April 3, 2015
Giving Blood on Good Fridayby Kim Jackson
For 29 years I have volunteered to let someone stick me with a needle and remove some of the precious fluid that keeps me alive.
Thanks to a young man in my youth group who needed an Eagle Scout project in 1986, I’m a blood donor. I was his guinea pig, so to speak. After I gave blood for the first time, our church held a blood drive, Robbie received his Eagle Scout award, and I became a life-long blood donor.
In 1995 I became a specialty donor. That’s because I seem to be an over achiever when it comes to platelet production. Donors must have a minimum platelet count of 150. Mine consistently soars over 350.
When I donate platelets I’m connected to a machine that collects approximately 10% of the billions of platelets in my body. I can give as frequently as every two weeks because our bodies are so wonderfully created that the platelets I donate are replaced within 24-48 hours.
Once the needle is in my arm and the machine starts whirring, I always take a few minutes to silently pray for the person who will be receiving my platelets. Since a literal part of me is going to help a cancer, cardiac, or transplant patient, I can be confident that my prayers are needed even though I will never meet whoever benefits from my donation.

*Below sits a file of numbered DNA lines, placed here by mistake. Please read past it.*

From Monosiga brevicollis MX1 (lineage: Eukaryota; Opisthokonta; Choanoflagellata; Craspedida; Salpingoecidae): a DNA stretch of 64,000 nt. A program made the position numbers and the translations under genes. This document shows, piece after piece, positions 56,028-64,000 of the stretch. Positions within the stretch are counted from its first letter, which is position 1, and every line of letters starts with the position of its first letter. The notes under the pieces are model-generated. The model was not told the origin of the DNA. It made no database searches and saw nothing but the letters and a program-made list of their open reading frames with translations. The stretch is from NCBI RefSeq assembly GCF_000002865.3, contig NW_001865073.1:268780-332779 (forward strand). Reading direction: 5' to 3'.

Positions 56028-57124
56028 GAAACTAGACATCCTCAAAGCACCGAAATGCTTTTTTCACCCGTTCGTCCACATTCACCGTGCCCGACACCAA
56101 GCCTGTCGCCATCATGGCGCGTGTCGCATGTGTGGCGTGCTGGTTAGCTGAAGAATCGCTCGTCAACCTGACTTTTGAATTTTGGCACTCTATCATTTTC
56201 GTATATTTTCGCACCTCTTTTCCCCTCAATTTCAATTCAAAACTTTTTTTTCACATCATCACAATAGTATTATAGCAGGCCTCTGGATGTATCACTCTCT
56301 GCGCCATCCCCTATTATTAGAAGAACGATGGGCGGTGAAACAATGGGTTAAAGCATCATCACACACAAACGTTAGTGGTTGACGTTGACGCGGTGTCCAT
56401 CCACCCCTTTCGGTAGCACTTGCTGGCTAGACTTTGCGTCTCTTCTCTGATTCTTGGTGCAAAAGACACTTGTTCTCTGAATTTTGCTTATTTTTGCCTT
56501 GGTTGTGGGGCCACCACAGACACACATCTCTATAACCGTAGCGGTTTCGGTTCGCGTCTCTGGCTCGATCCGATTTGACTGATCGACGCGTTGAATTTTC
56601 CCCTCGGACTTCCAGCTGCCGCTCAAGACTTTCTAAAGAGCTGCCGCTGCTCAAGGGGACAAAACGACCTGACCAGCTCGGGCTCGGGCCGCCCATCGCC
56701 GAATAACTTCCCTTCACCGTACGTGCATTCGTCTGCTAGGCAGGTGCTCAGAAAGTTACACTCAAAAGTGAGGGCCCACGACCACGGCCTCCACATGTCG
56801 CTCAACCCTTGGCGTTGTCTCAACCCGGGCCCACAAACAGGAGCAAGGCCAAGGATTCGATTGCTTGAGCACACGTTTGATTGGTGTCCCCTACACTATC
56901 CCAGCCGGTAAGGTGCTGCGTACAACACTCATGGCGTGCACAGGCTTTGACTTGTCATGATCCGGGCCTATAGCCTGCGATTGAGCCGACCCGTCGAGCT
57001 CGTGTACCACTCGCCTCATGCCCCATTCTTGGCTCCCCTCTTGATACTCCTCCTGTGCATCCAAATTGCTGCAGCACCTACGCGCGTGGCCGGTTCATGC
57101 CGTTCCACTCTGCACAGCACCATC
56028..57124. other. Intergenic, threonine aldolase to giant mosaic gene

I donate platelets as often as my schedule allows, but for the past few years I've made it a priority to give on Good Friday. The analogies are plentiful. To me it’s a particularly meaningful time to give something of myself to help others live.
I donated again this year on Good Friday at the CBCC Concord Center and a dear friend, Janna, joined me. Janna works in home health, so she’s especially grateful that our donations with CBCC always stay in the community to help local people in need.
Donating platelets is such a small sacrifice to make: in just a couple of hours, in a nice setting, one person can easily give what could mean life to another human being. I will continue to make that small sacrifice as often as I am able, and every year I’ll give on Good Friday in remembrance of a much greater sacrifice.